was eliminated, thereby removing a category of litigation from the courts,
placing more definite limits on the stevedore's insurance costs, and removing
a potential source of conflict between the interests of employers and employees.38
the shipowner's nearly absolute liability for unseaworthiness was eliminated,
thereby further narrowing the area of potential litigation and increasing
the relative importance of statutory awards as the favored method of compensation.39
generally Scindia Steam Navigation Co. [451 U.S.
596, 617] v. De Los Santos, ante, at 164-165. In making these changes,
Congress necessarily balanced the conflicting interests of the vessel owner,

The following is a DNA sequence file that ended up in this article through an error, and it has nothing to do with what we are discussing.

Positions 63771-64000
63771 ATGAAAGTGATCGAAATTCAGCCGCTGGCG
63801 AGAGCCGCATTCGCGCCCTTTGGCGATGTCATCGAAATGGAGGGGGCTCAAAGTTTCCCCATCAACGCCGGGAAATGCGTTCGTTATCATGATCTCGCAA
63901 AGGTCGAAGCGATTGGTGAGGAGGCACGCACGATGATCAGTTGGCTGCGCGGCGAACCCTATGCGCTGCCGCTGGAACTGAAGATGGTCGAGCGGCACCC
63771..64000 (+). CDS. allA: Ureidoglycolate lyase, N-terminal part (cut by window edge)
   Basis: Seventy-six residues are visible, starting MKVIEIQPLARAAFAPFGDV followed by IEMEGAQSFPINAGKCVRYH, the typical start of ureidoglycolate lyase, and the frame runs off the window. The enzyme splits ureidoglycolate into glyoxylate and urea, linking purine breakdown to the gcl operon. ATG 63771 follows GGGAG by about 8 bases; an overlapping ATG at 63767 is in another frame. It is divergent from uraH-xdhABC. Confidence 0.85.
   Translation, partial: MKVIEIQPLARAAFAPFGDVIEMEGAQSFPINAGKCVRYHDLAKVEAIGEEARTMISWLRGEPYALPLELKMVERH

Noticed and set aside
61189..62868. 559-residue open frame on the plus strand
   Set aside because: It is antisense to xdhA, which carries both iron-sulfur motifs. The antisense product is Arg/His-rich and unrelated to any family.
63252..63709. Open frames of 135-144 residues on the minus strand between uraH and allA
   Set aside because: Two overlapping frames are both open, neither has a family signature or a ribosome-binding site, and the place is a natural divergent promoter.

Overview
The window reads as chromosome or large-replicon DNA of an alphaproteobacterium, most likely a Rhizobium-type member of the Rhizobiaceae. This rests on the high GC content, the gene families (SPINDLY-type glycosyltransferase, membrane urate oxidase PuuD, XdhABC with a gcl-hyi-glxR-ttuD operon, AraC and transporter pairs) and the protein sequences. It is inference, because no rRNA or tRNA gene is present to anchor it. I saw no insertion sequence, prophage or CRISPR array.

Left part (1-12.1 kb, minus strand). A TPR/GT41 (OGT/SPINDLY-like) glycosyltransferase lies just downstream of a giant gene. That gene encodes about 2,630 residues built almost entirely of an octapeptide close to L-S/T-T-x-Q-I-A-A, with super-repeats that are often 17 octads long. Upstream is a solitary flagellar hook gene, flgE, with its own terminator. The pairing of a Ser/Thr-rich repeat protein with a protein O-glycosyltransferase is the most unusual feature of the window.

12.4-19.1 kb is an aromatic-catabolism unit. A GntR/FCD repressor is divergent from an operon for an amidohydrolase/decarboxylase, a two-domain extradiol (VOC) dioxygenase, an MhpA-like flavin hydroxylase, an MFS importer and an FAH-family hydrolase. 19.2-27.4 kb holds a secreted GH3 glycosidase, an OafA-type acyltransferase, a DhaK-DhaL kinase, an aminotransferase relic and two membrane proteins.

the stevedore, and the longshoreman. As with other problems of interpreting
the intent of Congress in fashioning various details of this legislative
compromise, the wisest course is to adhere closely to what Congress has
meaning of 33 (b) is plain and should be respected.
In sum, we conclude that the
Court of Appeals in these cases correctly held that 33 (b) precludes petitioners
from pursuing their third-party claims. Whatever the continued validity
of our decision in Czaplicki, a question we need not and do not decide
cases do not involve "the [451 U.S. 596, 618] peculiar
facts" on which Czaplicki was based. Rather, petitioners essentially have
relied upon conflicts inherent in the statutory scheme and in the relationships
among longshoremen, stevedores, and shipowners. The notion adopted in some
post-Czaplicki decisions that a conflict of interest may be presumed whenever